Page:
HandiLand: The Crippest Place on Earth. Disability in Young Adult and Children's Books

Book cover for "Handiland"
Wheeler, Elizabeth (Betsy). HandiLand: The Crippest Place on Earth. Disability in Young Adult and Children's Books. University of Michigan Press. 2019.

HandiLand: The Crippest Place on Earth is the first disability studies book on contemporary children’s and young adult literature. HandiLand claims that literature for young readers is the ideal viewing stand for a parade of political changes as youth with disabilities have infiltrated public space. This viewing stand allows us to see how far we’ve come toward defeating ableism and how far we still need to go. HandiLand examines the new prominence of youth with disabilities in contemporary English-language books from the United States, the United Kingdom, and Ghana. Many of these books are bestsellers with a passionate fan base, including The Fault in Our Stars, Harry Potter, and Wonder. Elizabeth A. Wheeler argues that these new portrayals result from the Americans with Disabilities Act (1990) and other worldwide rights laws, which enabled the movement of disabled youth into public space.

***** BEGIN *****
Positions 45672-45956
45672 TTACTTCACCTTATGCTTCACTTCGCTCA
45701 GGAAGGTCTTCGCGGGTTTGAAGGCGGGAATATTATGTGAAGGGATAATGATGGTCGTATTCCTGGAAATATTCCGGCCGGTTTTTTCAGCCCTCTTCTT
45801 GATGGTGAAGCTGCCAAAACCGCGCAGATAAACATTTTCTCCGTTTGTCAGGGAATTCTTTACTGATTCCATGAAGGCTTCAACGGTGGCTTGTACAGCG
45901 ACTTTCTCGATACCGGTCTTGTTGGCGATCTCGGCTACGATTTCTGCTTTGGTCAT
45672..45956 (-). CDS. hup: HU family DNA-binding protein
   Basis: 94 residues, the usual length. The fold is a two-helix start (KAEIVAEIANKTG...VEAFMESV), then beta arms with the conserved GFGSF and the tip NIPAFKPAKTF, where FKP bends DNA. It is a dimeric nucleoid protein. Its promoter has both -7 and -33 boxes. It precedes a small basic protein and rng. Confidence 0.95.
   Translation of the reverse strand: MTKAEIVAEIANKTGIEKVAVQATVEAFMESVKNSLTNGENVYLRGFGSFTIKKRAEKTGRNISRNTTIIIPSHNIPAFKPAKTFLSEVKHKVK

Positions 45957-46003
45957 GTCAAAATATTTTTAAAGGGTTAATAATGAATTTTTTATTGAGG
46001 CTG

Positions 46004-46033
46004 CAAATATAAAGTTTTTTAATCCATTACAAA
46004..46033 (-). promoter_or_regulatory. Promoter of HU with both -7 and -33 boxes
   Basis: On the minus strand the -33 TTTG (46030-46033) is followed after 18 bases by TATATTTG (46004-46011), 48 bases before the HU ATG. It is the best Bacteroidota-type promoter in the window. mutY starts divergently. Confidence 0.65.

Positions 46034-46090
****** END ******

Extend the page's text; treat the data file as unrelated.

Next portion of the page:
HandiLand has three purposes. First, Wheeler uses children’s and young adult literature and popular culture as sites for exploring contemporary understandings of disability. Second, she derives principles for understanding social justice from the experiences of adults and families with disabilities. Third, she offers these ideas to a wide audience by writing about complex things in clear language. This audience includes scholars and students of disability studies, literature for young readers, comics, environmental humanities, African American literature, queer discourse, and public space, but it also includes parents, educators, therapists, doctors, policy makers, and everyone else whose work, ideas, and hands touch young people with disabilities. 

Fields of Focus: American Studies, Comics and Cartoon Studies, Cultural Studies, Disability Studies, Literature and the Environment, Race and Ethnicity, Visual Culture